The end of 2020 is rapidly bearing down on us. Sitting here at the end of this year trying to reflect is an almost impossible task. The world, and everyday life, has changed in ways we didn’t think possible this time a year ago.
Personally it has been one of the most difficult years, both personally and professionally. My ability to deal with the heavy workload I gave myself reached stretching point, and snapped. A year ago, in the first few months of my PhD, I excitedly snapped up every opportunity coming. Perhaps on other years it would have worked. This year it did not. Rather than diving into all these new roles and doing all the exciting things I planned, I have ended up doing them all rather poorly: this blog included.
A feature of social media this month has been people talking about things that they achieved this year. I have enjoyed seeing this celebration of things being achieved in a difficult year. Ending this year on a positive seems to be the only sensible thing to do. So much of what has happened is completely out of our control and it is good to remember that we live within our environment and our ability to thrive is affected by that.
Looking back on my own year I have achieved some things to be proud of, but overwhelmingly the feeling is that it was a year that was simply survived. I know I am not the only one who will look back on this year and have no idea what we did or what was achieved. Personally, I see deadlines missed and opportunities not taken advantage of as well as a string of personal failures.
However, I am a strong believer in failure being the best thing to learn from. Repeated success feels wonderful, and should be celebrated, but in terms of growth, understanding how and why things went wrong can be a powerful place to grow from. I think for me the most important lesson learned is getting know what to prioritise and that it is also fine to let things slip by sometimes. There are a wide range of opportunities out there for PhD students, which is wonderful. However, I have learned that although I want to do them all, it is physically impossible. Thrive at what you can and if there is any energy left over, use it however you see fit.
I think we are all glad to see this year go. Important social and religious social events have been missed, some with more warning than others. Toilet roll unexpectedly became an important and rare commodity. Binging TV shows became a thing that brought communities together.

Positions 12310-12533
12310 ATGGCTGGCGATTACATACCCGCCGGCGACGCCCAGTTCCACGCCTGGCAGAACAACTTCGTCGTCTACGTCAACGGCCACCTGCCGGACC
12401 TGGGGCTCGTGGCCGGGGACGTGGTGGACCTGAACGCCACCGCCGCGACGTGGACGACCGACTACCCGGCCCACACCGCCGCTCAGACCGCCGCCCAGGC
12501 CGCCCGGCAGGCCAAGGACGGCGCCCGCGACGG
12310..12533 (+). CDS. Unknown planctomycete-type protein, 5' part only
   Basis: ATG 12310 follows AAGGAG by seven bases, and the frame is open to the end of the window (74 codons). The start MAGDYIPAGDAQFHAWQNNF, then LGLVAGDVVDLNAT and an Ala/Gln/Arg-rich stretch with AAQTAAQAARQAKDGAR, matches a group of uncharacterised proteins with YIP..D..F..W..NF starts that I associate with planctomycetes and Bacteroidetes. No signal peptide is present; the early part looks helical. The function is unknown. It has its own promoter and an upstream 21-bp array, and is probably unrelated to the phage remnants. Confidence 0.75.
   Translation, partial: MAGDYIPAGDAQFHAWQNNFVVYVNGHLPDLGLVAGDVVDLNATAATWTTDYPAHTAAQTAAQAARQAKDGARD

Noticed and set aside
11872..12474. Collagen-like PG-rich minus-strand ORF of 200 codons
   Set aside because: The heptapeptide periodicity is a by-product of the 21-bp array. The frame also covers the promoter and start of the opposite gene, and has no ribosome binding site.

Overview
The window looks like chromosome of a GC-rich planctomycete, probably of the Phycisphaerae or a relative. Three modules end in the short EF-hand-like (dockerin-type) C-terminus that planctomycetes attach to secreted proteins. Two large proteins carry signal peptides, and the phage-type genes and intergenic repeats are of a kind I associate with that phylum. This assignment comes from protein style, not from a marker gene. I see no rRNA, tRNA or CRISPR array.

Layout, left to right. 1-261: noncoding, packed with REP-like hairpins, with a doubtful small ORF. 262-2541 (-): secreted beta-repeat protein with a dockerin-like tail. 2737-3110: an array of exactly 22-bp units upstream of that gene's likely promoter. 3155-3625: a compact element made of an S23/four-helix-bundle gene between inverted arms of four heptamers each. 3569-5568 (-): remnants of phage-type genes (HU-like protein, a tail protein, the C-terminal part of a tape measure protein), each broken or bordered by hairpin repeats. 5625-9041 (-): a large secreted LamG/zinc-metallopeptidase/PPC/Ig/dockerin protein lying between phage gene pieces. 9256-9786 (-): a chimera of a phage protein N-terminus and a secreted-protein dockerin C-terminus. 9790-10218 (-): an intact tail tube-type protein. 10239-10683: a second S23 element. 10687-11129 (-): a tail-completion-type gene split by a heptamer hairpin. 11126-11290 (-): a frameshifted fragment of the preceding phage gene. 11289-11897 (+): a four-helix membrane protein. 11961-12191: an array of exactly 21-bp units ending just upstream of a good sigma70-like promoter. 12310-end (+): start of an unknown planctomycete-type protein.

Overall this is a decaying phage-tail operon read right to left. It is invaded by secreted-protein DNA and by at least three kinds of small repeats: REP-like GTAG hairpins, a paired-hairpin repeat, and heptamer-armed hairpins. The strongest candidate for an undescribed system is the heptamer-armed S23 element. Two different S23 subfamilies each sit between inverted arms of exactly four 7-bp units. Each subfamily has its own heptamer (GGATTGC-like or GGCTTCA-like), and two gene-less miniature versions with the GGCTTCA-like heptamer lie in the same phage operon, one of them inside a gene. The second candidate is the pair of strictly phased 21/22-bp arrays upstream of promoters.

Looking forward to what happens in 2021 and beyond is impossible. There are too many variables and we will have to ride out whatever is thrown at us as best we can.
In an attempt to end this on a positive note, we are selected for our PhD programs on merit. What we achieve is what is possible for us, even where we fail to meet our own standards. There is a global pandemic in amongst some of the most difficult political events in decades, very few are working at full capacity.
As well as kindness to ourselves, kindness to one another is also important. Look to the networks we have and talk to one another. Admitting when we are struggling can be a lifeline to others who feel like they are struggling in isolation.
Looking back at my time running this blog this year I am disappointed I did not manage to do more. I had grand ideas when I took this over and was incredibly excited to take over the post. On that note, I would like to thank the guest bloggers for their patience with slow replies. The SGSAH have been incredibly supportive, patient and kind with me, and huge thanks are due to them. I hope there have been some useful posts to have come from my time here.
Lastly, many of us will be spending this New Year sitting alone or away from loved ones. We are a broad and dispersed community, but let us all raise a glass to one another in solidarity and battle on as best we can.
We’ll tak a cup o’kindness yet, For auld lang syne.